There are some crafts which are made just for the purpose of decorating or identifying cattle. One such craft which originated with cattle rearing is the craft of metal bells, or ‘Ghantadi-, as known locally in Kutchh, Gujarat (India). The craft is believed to be over a thousand years old, originated in Sindh, (currently in Pakistan). They were tied around the cattle’s neck so the owner would know of their whereabouts. There are thirteen sizes of bells and they are customized for different animals. A goat would have a small bell with a high pitched sound, while a cow would have a larger one with a deeper note. In each size, upto five or six different notes can be made. They are made from scrap iron sheets The metal parts are neatly joined without any kind of welding.

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      Introduction:

      Usage:

      The original use of the metal bell was to identify cattle. From the distinctive sound of the bell tied around its neck, the herdsmen could tell which animal of his flock it is and where it has wandered off to. It is said that the deep sound of the bell calms troublesome animals along with alerting the herder of its whereabouts.
      In present times, these bells are also used in decoration. Entrance ways and interiors are adorned with the metal bells. They are also combined with metal frames to create wind-chimes and also used in festive decoration.


      Significance:

      A traditional belief is that the bells ward off evil spirits and witchcraft. Black is color of power among pastoral communities in Kutch and Saurashtra and black yarn is used to tie the bells around the neck of livestock.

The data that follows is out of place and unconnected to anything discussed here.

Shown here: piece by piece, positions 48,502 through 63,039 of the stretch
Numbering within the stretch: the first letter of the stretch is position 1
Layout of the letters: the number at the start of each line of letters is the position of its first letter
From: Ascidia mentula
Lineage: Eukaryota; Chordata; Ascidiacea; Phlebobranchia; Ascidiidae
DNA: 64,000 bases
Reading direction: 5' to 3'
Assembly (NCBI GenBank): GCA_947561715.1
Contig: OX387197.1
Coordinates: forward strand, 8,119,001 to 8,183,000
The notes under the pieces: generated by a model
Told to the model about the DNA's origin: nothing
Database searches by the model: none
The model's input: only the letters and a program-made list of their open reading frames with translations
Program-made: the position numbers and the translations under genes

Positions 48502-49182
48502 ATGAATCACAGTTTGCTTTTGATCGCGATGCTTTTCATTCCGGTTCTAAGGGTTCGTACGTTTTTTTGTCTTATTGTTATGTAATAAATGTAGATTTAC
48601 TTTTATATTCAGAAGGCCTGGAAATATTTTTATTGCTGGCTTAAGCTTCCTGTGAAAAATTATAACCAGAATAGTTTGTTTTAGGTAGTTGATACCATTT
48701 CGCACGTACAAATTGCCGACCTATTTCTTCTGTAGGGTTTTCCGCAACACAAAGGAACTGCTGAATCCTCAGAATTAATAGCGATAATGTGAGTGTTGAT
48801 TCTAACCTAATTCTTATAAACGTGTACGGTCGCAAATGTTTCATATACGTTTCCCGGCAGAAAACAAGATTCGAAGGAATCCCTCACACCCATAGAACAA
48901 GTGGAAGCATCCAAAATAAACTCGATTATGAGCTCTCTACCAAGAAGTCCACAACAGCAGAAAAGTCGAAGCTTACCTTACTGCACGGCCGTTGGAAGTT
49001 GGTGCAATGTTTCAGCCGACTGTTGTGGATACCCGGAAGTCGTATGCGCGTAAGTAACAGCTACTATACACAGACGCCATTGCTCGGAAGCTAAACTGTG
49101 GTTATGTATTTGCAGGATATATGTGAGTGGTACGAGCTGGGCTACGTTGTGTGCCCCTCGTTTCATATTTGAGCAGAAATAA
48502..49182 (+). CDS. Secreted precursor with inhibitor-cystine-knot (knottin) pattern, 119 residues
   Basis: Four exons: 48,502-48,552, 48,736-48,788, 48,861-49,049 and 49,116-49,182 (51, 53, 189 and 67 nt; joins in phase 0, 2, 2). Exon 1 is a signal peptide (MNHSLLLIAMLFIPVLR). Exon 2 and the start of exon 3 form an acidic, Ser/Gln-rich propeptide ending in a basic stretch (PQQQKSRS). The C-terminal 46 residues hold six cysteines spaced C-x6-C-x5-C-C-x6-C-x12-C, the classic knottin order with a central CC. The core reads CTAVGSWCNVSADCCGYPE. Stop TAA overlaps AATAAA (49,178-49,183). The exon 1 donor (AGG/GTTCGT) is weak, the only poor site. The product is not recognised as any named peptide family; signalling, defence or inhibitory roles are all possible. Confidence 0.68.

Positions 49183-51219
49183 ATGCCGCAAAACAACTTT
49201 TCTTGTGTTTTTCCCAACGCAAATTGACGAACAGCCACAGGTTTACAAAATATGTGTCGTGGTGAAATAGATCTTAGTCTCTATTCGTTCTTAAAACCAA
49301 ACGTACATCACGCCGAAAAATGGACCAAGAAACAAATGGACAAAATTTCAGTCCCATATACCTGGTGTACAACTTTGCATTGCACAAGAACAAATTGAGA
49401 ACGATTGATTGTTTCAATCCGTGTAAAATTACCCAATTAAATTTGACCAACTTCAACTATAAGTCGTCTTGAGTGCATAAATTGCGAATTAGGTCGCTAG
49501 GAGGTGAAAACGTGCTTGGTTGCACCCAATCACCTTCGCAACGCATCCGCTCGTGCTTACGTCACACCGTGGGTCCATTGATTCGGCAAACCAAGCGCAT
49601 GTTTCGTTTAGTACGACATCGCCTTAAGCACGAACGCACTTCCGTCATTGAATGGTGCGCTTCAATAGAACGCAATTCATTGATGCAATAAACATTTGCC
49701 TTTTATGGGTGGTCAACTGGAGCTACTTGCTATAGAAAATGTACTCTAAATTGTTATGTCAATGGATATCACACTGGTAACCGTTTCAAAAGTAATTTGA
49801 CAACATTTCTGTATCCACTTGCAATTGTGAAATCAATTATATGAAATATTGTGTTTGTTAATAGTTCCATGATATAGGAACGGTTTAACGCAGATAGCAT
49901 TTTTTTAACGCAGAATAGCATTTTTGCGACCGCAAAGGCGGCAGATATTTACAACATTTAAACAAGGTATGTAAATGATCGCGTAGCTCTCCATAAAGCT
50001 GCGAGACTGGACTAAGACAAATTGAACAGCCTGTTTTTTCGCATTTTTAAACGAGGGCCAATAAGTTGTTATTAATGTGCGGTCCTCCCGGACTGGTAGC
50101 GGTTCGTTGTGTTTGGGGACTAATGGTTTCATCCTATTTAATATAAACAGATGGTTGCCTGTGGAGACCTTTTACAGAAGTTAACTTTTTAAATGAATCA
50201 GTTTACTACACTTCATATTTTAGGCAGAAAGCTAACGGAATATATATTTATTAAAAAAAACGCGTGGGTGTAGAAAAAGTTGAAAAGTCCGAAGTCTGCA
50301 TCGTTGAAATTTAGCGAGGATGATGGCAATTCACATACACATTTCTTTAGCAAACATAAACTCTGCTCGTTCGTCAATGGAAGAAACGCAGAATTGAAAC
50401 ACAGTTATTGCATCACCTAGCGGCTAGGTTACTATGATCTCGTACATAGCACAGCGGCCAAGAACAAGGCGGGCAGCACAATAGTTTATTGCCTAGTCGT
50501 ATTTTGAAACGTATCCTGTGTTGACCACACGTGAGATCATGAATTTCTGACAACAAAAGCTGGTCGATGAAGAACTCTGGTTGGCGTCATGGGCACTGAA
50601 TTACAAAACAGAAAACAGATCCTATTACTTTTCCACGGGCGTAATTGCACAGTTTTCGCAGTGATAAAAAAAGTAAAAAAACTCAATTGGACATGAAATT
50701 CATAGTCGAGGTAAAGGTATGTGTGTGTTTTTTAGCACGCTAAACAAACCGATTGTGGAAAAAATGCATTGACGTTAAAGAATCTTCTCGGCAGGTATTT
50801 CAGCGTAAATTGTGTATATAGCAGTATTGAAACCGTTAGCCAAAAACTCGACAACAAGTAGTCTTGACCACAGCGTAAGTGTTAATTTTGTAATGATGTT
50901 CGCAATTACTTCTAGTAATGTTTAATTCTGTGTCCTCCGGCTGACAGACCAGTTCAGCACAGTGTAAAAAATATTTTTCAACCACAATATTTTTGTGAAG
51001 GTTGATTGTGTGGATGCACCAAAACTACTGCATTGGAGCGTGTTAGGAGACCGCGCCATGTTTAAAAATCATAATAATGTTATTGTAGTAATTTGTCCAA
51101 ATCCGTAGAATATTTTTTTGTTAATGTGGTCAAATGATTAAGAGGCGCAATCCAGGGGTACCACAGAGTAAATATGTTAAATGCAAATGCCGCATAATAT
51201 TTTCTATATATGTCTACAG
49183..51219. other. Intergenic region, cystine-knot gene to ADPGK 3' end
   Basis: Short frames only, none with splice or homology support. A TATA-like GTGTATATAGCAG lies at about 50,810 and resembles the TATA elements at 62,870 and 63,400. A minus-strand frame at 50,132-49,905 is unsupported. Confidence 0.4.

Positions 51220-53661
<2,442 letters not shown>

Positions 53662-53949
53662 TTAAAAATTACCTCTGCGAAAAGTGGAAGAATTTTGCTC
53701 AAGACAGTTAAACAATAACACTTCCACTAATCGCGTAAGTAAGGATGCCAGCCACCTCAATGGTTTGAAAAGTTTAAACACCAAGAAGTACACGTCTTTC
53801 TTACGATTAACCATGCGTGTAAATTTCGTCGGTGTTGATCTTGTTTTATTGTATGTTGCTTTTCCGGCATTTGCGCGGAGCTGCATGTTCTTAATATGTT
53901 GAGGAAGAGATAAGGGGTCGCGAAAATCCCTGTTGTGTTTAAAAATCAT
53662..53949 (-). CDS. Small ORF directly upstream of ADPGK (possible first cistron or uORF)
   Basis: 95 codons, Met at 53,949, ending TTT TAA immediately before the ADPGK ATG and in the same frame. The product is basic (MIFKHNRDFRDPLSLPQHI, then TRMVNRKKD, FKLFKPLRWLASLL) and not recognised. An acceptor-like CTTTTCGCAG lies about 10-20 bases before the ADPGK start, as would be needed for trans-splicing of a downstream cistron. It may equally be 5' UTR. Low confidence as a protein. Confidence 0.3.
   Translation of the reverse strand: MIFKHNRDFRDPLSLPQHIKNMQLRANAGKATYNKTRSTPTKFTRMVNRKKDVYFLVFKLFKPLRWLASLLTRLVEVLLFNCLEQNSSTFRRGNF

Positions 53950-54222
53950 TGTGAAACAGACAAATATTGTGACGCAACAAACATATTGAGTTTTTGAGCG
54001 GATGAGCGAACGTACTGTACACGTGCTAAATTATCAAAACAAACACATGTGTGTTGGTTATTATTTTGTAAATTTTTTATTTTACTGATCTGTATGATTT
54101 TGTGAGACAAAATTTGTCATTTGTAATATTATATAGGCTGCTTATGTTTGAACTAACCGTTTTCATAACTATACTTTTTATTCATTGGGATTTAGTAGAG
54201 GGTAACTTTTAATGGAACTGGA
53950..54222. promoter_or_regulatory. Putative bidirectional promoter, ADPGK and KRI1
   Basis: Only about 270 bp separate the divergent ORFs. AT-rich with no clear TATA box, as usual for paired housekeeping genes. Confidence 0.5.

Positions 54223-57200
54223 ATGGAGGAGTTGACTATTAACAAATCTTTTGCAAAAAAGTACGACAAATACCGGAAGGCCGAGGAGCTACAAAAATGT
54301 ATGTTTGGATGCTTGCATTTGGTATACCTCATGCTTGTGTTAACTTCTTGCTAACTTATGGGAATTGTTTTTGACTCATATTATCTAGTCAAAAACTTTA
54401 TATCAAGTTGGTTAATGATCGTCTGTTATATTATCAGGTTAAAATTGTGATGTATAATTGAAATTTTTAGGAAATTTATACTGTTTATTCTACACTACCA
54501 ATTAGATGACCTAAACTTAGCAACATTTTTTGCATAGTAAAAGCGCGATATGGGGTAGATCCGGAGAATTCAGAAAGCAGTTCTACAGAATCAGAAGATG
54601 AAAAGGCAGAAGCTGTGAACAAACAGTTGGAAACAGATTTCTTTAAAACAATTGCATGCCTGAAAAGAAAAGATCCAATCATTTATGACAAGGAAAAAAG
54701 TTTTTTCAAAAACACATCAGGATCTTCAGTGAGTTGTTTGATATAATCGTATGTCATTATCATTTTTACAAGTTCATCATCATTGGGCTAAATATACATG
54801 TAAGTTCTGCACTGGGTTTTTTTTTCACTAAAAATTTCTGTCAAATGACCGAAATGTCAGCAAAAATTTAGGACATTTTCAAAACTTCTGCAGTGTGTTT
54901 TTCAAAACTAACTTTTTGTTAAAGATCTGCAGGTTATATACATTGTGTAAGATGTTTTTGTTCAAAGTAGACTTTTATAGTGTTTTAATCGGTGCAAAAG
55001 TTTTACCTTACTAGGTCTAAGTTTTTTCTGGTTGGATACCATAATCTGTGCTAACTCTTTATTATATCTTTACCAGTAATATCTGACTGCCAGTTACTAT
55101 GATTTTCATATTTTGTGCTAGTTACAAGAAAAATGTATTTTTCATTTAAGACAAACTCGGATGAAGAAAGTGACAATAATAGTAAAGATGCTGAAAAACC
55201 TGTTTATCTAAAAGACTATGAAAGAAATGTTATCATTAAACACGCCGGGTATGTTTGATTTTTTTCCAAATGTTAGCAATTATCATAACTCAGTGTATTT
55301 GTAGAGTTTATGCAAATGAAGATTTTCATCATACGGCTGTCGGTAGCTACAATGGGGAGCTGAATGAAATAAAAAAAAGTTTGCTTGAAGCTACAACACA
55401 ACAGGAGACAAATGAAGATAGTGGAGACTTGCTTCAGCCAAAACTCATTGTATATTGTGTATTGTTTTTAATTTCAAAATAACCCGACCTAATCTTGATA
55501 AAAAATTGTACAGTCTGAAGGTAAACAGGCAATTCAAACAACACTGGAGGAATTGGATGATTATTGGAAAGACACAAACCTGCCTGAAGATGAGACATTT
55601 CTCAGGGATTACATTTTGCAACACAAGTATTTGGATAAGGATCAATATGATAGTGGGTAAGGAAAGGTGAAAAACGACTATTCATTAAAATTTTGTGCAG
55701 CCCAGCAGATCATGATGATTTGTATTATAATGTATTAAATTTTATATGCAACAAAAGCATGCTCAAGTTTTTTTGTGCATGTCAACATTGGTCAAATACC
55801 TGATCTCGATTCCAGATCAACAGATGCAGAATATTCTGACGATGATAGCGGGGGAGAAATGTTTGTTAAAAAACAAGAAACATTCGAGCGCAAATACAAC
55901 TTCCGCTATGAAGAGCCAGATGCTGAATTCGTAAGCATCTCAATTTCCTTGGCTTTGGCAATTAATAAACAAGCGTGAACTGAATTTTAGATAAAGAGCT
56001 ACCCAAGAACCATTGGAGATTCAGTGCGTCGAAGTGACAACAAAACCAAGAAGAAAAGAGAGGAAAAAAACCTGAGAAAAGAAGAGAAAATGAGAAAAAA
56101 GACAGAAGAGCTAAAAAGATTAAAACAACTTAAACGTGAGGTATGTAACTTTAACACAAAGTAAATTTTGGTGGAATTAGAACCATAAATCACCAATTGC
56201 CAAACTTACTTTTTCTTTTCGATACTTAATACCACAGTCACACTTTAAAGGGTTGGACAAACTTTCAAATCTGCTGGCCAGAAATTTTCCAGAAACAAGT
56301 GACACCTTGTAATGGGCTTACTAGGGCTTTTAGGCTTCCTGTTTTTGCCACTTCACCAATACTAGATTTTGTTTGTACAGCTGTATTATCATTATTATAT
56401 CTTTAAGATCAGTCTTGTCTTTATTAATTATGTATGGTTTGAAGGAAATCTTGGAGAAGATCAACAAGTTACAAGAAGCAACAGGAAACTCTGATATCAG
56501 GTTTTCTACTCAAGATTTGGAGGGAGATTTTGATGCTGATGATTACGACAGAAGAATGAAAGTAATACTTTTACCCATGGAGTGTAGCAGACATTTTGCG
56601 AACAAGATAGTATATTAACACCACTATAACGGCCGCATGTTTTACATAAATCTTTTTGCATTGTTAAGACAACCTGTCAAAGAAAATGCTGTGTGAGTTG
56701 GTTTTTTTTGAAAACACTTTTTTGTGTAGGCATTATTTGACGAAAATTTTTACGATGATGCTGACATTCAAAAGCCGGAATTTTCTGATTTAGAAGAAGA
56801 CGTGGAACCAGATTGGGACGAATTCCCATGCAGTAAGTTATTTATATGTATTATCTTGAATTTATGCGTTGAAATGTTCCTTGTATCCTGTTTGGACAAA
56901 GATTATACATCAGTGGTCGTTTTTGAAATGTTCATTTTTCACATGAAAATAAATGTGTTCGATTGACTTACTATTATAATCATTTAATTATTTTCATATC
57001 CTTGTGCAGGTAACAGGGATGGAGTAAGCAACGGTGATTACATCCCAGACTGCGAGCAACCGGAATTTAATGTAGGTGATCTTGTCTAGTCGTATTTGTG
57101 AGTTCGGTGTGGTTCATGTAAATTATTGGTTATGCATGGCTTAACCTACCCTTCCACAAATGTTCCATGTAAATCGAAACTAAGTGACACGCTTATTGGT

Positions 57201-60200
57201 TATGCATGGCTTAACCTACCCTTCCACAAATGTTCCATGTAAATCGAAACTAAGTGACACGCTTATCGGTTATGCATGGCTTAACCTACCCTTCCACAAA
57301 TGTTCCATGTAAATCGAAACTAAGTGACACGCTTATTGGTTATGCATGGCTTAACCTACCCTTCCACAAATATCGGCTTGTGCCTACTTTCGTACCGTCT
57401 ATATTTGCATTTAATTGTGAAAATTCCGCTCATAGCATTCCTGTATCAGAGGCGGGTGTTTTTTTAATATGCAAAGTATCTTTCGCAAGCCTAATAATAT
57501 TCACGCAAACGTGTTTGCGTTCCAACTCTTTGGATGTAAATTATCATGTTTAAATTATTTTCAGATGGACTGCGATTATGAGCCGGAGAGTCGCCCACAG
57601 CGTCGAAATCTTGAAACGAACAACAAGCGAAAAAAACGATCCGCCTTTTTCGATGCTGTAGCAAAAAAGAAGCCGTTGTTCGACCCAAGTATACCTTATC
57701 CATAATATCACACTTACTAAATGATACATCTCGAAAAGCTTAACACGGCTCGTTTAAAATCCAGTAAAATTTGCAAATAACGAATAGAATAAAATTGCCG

There are thirteen different sizes and types of bells customized for different animals. The different sounds for these are achieved by the denting, which is done near the base of the bell. They are tuned to an instrument called ‘Ekal’. It takes a lot of expertise and very careful and sensitive use of sound as well as touch. The shape and size of the bell, along with the wooden tongue sourced from the local Khirad tree determines the sound it imparts.
      The women help in the stages which require less muscular strain like preparing the powders and the clay mixes whereas the men carry about the metal work. This craft is a sustainable method in which the primary raw material is metal scrap brought in from junkyards. The furnace is the only stage where non-sustainable energy is spent.


      Myths & Legends:


      History:

      The craft of metal bell making is believed to be over a thousand years old and to have originated in Sindh which is now in Pakistan. It was patronized by the nomadic pastoral tribes of the Sindh area. They used to migrate taking their cattle along and these bells were used to adorn the animals. Each animal had a bell of a distinctive sound tied around its neck. This served decorative purposes as well as helped locate the wandering animals. The makers of these bells are from the Lohar caste in Kutch and according to some of them; their families have been making bells for as far back as they can trace their ancestry.
      In India, the communities always had a strong tie with the animals. There are festivals especially for animals, such as Govardhan Puja, camel races and cattle fairs. The cattle also served as a bartering tool for these nomadic tribes, who slowly moved over the Banni region. Over the years, they have settled down around this region and lived a generally sustainable lifestyle. With the growing fame of their craft and the non-nomadic lifestyle, the uses of the metal bell have transcended from cattle alert to contemporary decorative purposes too


      Design:

      The metal bells are crafted in thirteen different sizes. These are customized for different animals. For example, a goat would have a small bell with a high pitched sound, while a cow would have a larger one with a deeper note. Sometimes even the bells of the same size can be made to sound different by changing the dent made near the rim of the bell. This helps in differentiating the cattle of different owners. In each size, up to five or six different notes can be made.